by Christy Bieber | April 30, 2020
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How many members of Gen X are in the dark about their scores compared with other generations? Find out here -- and learn how to check your score if you don't know it.
Knowing your credit score is an important part of measuring your financial health. But millions of Americans of all ages don't know their scores.
Not every generation is equally uninformed. According to a recent YouGov survey, Gen Xers are the most knowledgeable about their credit, with just 18% of people in this age cohort unfamiliar with their credit scores.
By comparison, 23% of millennials don't know their scores, and 20% of boomers are in the dark. Gen Z members are the least likely of the bunch to know how their credit fares, with 54% of people in this age group unaware of what their scores are.
While Gen Xers are the most informed, the fact that nearly one in five members of even this most knowledgeable group doesn't know their score is both surprising and troubling.
The national credit agencies determine your score based on information found in your credit report, including details about your past spending behavior. Together, your report and score paint an accurate picture of the amount of debt you've gotten into and how responsible you've been when it comes to keeping up with payments and not maxing out your credit cards.
Knowing your score is important if you have any plans to take out a loan or mortgage or even apply for a new credit card. That's because your credit score plays a big role in determining whether you can borrow, what rate you'll be charged, and what credit cards you'll be eligible for. While a good credit score enables you to qualify for loans at favorable rates, a low score usually means you'll lose more money to interest.
If you don't know your credit score, it will be difficult for you to determine how lenders and credit card issuers see you if you want to apply for credit. You don't want to apply for a loan or card targeted at good credit borrowers if you can't qualify for one; this would result in an inquiry on your credit report for nothing if your application is denied. Too many inquiries in a short period of time can drag your score down even further.
Not knowing your credit score also means you won't know if you need to improve it, and you'll have a harder time understanding how your actions affect it. For example, if you keep using your credit cards while not paying down your balances, your score will go down. It's helpful to see that so you'll realize you have to cut back on charging stuff since your credit utilization ratio is getting high enough to hurt your score.
If you don't know your credit score, you could also miss out on red flags that suggest there might be a mistake on your credit report or that someone might have stolen your identity. If you have a low credit score even though you've been responsible with your spending, that's a sign someone may have opened an account in your name or that something else might have gone wrong.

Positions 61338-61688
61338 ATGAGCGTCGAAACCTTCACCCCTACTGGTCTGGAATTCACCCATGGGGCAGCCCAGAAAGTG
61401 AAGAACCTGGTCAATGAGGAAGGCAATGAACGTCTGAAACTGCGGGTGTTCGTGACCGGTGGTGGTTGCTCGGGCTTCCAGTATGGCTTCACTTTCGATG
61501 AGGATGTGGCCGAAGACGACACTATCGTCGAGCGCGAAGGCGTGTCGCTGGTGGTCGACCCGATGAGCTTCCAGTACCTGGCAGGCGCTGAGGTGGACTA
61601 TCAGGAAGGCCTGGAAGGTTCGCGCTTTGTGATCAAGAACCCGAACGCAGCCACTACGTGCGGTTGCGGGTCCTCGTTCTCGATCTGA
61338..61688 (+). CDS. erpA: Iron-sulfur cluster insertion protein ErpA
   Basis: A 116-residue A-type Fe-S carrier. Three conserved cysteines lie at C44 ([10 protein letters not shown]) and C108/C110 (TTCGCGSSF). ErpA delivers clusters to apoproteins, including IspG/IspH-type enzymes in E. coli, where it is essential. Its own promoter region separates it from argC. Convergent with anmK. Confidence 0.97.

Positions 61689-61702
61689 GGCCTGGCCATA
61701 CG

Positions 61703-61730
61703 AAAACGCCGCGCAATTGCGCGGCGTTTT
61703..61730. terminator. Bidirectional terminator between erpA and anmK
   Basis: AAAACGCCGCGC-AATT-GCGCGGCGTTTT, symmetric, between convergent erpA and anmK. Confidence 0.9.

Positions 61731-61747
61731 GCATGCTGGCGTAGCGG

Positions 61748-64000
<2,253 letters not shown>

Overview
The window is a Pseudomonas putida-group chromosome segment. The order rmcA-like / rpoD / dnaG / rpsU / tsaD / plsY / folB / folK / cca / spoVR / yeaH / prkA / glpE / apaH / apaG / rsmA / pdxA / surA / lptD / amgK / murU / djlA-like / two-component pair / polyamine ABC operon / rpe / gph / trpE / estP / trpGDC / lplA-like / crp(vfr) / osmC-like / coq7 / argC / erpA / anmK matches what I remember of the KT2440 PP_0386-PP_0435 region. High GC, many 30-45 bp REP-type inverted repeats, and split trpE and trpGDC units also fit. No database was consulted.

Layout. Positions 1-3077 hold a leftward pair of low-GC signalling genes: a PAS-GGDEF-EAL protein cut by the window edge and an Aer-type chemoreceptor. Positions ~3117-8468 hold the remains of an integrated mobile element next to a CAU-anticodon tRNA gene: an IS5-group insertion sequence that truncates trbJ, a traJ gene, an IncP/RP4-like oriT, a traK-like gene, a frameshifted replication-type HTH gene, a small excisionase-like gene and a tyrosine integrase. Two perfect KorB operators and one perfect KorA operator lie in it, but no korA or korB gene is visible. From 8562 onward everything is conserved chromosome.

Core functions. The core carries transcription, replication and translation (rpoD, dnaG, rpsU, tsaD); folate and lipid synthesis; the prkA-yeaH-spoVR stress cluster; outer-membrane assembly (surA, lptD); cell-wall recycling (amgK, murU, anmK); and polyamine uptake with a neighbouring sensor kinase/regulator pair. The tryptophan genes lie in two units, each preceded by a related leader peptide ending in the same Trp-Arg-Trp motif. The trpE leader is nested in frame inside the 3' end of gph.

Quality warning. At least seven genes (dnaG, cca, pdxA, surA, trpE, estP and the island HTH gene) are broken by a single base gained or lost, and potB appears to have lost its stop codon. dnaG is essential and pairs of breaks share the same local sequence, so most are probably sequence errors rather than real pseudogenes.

By keeping tabs on your score, you'll know to check your credit report and correct any errors or remove unauthorized accounts. You'll also be able to more clearly understand how to increase your score and track your progress as you make an effort to do better with your money.
If you don't know your credit score, there are lots of ways to find it out for free. You can get it from Discover.com, even if you aren't an account holder. Your own credit card issuer or mortgage company may also offer you the chance to see your score. You can also check to see if credit score monitoring is a feature with any of the personal finance software that you use. Some apps such as Mint offer free credit scores to customers.
You can also check your credit reports, which contain the data your score is based on. You can visit AnnualCreditReport.com to get a copy of your report for free once per year from each of the three major credit reporting agencies, Equifax, Experian, and TransUnion.
You should check your credit score often -- at least once every few months, if not more -- so you can see how it changes over time and so you can react quickly to fix a problem if your number suddenly drops.
Americans of every demographic group need to know their credit score. Simply put, this three-digit number is too important to be in the dark about. If you don't know what your score is, take the time to check it today. Then, make it a point to check your score regularly so you can make sure your credit is strong or improving. You'll be glad you did if you spot a problem or figure out what you can do to raise your score.
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